Slowly but surely the rebuilding of our website and online archive is getting wrapped up. Since it had to be built from scratch and is bilingual, the number of postings that had to be transferred was an enormous job and it has taken a bit more than a year to transfer all the data and rebuild exhibits. Currently the web pages are being fine-tuned and styled and some new material is being added. We expect to launch the new website in time for the summer and will send out a notification once we do. In the meantime, we continue to post important events and news items to our existing website to keep our readers current. In the coming months we are excited to bring onboard a social media and content creator to help us build the historical and contemporary news and scholarship archives, as well as manage our social media pages on Facebook and Instagram. With a degree in Communications from the ITESO University in Guadalajara, our candidate hails from Tateikié and has prior experience running Wixárika media pages and working in radio. Having interned with us previously, we know that she will be an important support for the growing amount of material that we would like to share with the public. To be able to make this and one more part-time hire possible, we rely on your one-time or monthly donations to our general fund; we are currently seeking to raise $12,000 USD for a 12-month period.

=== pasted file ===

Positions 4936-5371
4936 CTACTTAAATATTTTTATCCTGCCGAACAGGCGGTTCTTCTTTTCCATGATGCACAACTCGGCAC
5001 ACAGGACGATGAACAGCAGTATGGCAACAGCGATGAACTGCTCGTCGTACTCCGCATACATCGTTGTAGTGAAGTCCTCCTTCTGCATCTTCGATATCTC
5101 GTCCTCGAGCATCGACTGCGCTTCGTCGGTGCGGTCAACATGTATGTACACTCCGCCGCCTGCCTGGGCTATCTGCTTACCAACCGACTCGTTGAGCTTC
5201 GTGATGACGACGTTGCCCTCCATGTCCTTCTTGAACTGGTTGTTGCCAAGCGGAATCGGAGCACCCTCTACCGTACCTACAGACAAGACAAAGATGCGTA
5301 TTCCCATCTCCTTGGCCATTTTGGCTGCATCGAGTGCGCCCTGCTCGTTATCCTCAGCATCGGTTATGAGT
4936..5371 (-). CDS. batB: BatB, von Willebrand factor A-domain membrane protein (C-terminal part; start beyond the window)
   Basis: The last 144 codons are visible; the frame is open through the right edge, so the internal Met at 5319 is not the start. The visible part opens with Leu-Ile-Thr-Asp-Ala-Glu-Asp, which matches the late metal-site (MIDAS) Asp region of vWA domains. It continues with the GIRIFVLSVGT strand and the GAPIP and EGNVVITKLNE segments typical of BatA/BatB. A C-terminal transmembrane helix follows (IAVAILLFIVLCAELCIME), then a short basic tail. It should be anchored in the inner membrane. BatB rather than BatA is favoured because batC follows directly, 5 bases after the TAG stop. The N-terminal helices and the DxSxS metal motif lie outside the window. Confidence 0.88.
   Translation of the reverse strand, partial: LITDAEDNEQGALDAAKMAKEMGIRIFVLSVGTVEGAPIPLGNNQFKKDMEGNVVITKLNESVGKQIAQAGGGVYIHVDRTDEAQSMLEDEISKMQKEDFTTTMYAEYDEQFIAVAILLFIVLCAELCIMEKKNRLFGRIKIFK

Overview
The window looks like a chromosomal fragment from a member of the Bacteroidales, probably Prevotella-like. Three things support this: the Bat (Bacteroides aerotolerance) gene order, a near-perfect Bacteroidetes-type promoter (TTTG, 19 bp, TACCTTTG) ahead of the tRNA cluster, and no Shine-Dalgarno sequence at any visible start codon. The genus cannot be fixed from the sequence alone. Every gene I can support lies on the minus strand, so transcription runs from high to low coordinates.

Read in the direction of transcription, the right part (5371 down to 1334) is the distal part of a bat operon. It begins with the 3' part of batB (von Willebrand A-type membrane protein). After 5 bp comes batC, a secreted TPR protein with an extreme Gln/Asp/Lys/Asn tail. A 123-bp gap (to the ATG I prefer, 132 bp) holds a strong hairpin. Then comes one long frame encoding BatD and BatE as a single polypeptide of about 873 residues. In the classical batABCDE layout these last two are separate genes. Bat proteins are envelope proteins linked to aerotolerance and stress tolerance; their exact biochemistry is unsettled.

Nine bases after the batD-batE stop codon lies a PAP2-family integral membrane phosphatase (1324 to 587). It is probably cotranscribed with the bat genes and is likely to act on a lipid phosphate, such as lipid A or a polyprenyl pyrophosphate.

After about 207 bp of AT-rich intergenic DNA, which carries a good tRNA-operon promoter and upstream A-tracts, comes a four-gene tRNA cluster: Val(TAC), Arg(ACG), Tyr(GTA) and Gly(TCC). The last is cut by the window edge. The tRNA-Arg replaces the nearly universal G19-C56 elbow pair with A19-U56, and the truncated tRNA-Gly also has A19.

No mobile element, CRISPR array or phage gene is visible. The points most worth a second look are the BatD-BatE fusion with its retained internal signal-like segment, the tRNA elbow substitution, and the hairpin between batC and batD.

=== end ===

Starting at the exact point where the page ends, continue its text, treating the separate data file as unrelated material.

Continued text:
Closing Reflections on Five Decades of Work in the Field
To those of you who are new to our foundation and work, this spring marks the 52nd anniversary of Juan Negrín and me meeting the Wixaritari and marks 50 years of giving service to the people, their communities, and defending their land and resources. During this time, we witnessed the very first roads being built to penetrate the Wixárika sierras, the illegal exploitation of their forests, invasions of their land by cattle ranchers, and most recently the threats to Haramara and Wirikuta, two of their sacred pilgrimage destinations. During those 50 years, the file cabinets in Juan’s office filled up with letters, documents, newspaper clippings, and magazine articles that recorded the history taking place during that time. Hundreds of cassettes were taped and thousands of photographs documenting artworks, landscapes, people, ceremonies, and sacred places were taken. When the Wixárika Research Center was founded, the primary purpose was to create an online digital archive to preserve these materials, and to continue to do service to the Wixárika people and their communities. We continue to closely follow and record information on current events that can and will affect their communities and sacred sites, and we post news items and articles of interest to keep the archive current. Most importantly, Juan Negrín’s archives are available to the Wixárika people and scholars, but also to all those who are interested in reading and learning more about their history and incredibly rich culture. Access to the archives and exhibits will always be open and free to all.
As we continue to expand our three areas of programming, I want to ask you to consider making a tax-deductible donation to support our work and our new staffing needs. If you are able, here is a secure link to make a one time or monthly donation.
The Wixárika Research Center is a 501(c) 3 non-profit foundation. All donations are tax deductible to the full extent of the law.